The father of appellant was Sh. Dev Dutt Sharma who had three sons, one daughter, and a wife. He had expired on December 11, 1999 and one of his three sons who was unmarried also expired on July 1, 2001. The Appellant claimed that as her father's daughter, she was entitled to a 14th share of his property. The Respondents' case was that after her marriage that she is not a part of the joint Hindu Family. The appeal was dismissed by the Hon'ble Delhi High Court because the 2005 amendments did not benefit the Appellant because his father died on December 11, 1999.

The issues raised under the case were:
  1. Should the father coparcener be alive as of November 9, 2005?
  2. Can a daughter born before November 9, 2005 claim the rights and obligations in coparcenary same as a son?
  3. Does the statutory fiction of partition created by the proviso to section 6 of the Hindu succession act, 1956, as originally enacted, result in actual partition or coparcenary disruption?
  4. Can an oral partition plea made after December 20, 2004 be accepted as the legally recognised mode of partition?

On behalf of the Union of India, Shri Tushar Mehta presented arguments that were consistent as per the judgement which was actual. Genuine partitions made before December 20, 2004, which is the Rajya Sabha's announcement of the amendment bill, he argued, should be left alone because questioning them would jeopardise the legal position.

The Solicitor General agreed that it's not required by the father of coparcenar to be alive during the amendment act in order that the daughter to have coparcenary rights, because the death of the coparcener/father does not necessarily mean the end of coparcenary, which can continue with other coparceners alive.

Shri R. Venkataramani, as amicus curiae, argued that the provisions nature is prospective As per the previous judgments, and thus arising any kind of conflict between them. He added the only reason for a daughter being treated as equivalent as a son in terms of rights of coparcenary is due to the act which is amended, not because of her birth. Otherwise, there will be no coparcenary interest which would be left to be passed on to the daughter otherwise if the father is still alive or the coparcenar being alive.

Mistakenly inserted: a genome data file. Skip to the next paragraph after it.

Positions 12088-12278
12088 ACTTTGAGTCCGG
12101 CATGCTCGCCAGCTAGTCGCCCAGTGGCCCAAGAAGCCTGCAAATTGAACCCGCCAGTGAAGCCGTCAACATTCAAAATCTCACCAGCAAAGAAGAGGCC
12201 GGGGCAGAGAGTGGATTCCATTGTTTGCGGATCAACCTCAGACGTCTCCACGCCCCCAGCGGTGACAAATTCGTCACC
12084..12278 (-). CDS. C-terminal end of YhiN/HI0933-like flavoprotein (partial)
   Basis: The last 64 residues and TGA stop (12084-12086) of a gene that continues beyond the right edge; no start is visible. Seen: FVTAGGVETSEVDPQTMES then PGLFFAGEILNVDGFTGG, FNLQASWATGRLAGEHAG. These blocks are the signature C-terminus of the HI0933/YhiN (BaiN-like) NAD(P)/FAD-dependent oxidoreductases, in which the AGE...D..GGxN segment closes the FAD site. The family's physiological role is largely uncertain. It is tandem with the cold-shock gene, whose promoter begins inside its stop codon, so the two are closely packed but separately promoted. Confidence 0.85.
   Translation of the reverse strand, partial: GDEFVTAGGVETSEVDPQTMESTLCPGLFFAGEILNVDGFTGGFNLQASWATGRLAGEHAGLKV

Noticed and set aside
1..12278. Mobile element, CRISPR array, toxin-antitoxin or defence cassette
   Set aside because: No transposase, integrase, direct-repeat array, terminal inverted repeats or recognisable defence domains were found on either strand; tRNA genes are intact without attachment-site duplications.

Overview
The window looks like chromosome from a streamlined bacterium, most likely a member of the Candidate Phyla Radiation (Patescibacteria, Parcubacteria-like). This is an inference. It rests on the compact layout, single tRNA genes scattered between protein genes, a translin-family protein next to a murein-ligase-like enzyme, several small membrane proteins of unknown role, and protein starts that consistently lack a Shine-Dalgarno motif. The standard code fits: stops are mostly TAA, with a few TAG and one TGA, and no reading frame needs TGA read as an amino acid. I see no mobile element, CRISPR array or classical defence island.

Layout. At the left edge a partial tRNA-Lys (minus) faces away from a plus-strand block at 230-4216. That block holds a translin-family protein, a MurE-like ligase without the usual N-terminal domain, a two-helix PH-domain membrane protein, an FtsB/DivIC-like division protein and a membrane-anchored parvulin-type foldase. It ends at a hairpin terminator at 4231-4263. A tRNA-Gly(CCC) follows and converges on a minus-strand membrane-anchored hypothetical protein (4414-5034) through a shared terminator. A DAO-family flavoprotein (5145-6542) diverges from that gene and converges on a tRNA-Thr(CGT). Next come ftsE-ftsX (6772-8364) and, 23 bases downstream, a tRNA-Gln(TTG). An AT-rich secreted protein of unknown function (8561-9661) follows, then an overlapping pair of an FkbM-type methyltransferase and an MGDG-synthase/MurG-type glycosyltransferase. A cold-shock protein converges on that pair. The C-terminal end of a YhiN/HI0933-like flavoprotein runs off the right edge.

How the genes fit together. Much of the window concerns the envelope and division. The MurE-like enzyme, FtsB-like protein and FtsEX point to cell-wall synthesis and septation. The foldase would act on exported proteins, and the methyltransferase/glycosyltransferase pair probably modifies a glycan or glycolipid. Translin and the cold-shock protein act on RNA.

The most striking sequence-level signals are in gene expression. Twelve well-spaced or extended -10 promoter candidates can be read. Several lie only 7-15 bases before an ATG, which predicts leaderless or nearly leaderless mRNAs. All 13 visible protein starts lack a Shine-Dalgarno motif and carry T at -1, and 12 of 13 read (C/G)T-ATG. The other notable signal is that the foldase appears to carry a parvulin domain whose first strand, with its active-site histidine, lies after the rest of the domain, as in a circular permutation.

The arguments presented by him showcased that a daughter must be treated as if she were a coparcener before September 9, 2005 will create a great deal of uncertainty in the legal system. He claims that the parliament's intention is to "scramble the unscrambled egg" and "resurrect the past," and that "the parliament's intention is forward-looking."

Shri V.V.S. Rao, learned amicus curia, argued that plain language and the future perfect tense will give the rights which were same, and that phrases like on and from in section 6(1), and in the addition to the words like become, have, and be, indicate that the parliament intended to apply the amendment act's provisions prospectively rather than retrospectively. He claimed that the daughter is only liable for pious obligations as of September 9, 2005, and not for any property acquired prior to that date.

He had contended that the father/coparcener be living of September 9, 2005, because if the coparcenary is disrupted due to the actions of one or more parties, there will be no coparcenary property intact for the daughter to inherit. This legal position cannot be changed because the status conferred has no bearing on previous oral or written transactions of isolation, disposition, or partition. The consequences that he came to inference that a coparcener who is living should be present in order for the daughter to inherit and become a coparcener.

On behalf of the respondent, Shri Sridhar Potraju argued that if a notional partition occurred, it can be acknowledged . He argued that a preliminary decree must be put into consideration as a final because it indicates that the Hindu family's (J)ointness has ended when partition suit was filed. He contended and repeated that the provisions nature is prospective because no such interpretation is sought, resulting in the surviving coparcener's crystallised rights being taken away and settled affairs being unsettled.

Having faith in Uppaluri Hari Narayana & Co. He emphasised that because the provisions are not retroactive, liabilities can only be transferred to the daughter since the amendments have been made. He continue to say that all previous transactions must have protection from the amendment's effects because, after a statutory partition, the property becomes self-acquired and no longer a coparcenary property.

Sh. Amit Pai and Shri Sameer Shrivastav argued that if both the coparcener as well as daughter are living not dead when Amendment Act has taken the effect, the purpose and objectives with which the act had been enacted which in turn is eliminating the discrepancy between sons and daughters, would come to end. They claimed that coparceny occurs as a result of birth, aside from adoption process. They do agree, however, that whether the property's partition is properly carried out, and she must not seek partition of property that has already been divided.